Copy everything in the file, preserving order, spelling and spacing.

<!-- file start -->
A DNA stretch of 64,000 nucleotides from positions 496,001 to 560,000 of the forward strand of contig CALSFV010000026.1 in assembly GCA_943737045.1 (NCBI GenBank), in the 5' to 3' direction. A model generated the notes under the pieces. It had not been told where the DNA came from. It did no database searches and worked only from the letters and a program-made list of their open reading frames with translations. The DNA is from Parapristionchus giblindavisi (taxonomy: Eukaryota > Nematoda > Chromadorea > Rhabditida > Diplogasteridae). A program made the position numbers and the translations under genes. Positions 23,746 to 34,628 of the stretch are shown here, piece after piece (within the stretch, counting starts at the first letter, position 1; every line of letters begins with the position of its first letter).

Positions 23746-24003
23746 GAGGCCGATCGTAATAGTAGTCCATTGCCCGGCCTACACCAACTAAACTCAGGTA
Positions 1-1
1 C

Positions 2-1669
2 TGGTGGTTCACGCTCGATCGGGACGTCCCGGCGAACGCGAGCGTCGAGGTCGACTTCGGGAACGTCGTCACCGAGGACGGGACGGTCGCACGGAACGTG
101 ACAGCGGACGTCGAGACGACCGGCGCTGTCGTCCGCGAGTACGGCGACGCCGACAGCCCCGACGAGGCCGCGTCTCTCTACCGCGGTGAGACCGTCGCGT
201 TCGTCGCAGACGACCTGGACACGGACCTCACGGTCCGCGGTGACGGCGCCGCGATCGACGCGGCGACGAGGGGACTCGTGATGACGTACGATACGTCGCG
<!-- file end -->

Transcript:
A DNA stretch of 64,000 nucleotides from positions 496,001 to 560,000 of the forward strand of contig CALSFV010000026.1 in assembly GCA_943737045.1 (NCBI GenBank), in the 5' to 3' direction. A model generated the notes under the pieces. It had not been told where the DNA came from. It did no database searches and worked only from the letters and a program-made list of their open reading frames with translations. The DNA is from Parapristionchus giblindavisi (taxonomy: Eukaryota > Nematoda > Chromadorea > Rhabditida > Diplogasteridae). A program made the position numbers and the translations under genes. Positions 23,746 to 34,628 of the stretch are shown here, piece after piece (within the stretch, counting starts at the first letter, position 1; every line of letters begins with the position of its first letter).

Positions 23746-24003
23746 GAGGCCGATCGTAATAGTAGTCCATTGCCCGGCCTACACCAACTAAACTCAGGTA
Positions 1-1
1 C

Positions 2-1669
2 TGGTGGTTCACGCTCGATCGGGACGTCCCGGCGAACGCGAGCGTCGAGGTCGACTTCGGGAACGTCGTCACCGAGGACGGGACGGTCGCACGGAACGTG
101 ACAGCGGACGTCGAGACGACCGGCGCTGTCGTCCGCGAGTACGGCGACGCCGACAGCCCCGACGAGGCCGCGTCTCTCTACCGCGGTGAGACCGTCGCGT
201 TCGTCGCAGACGACCTGGACACGGACCTCACGGTCCGCGGTGACGGCGCCGCGATCGACGCGGCGACGAGGGGACTCGTGATGACGTACGATACGTCGCG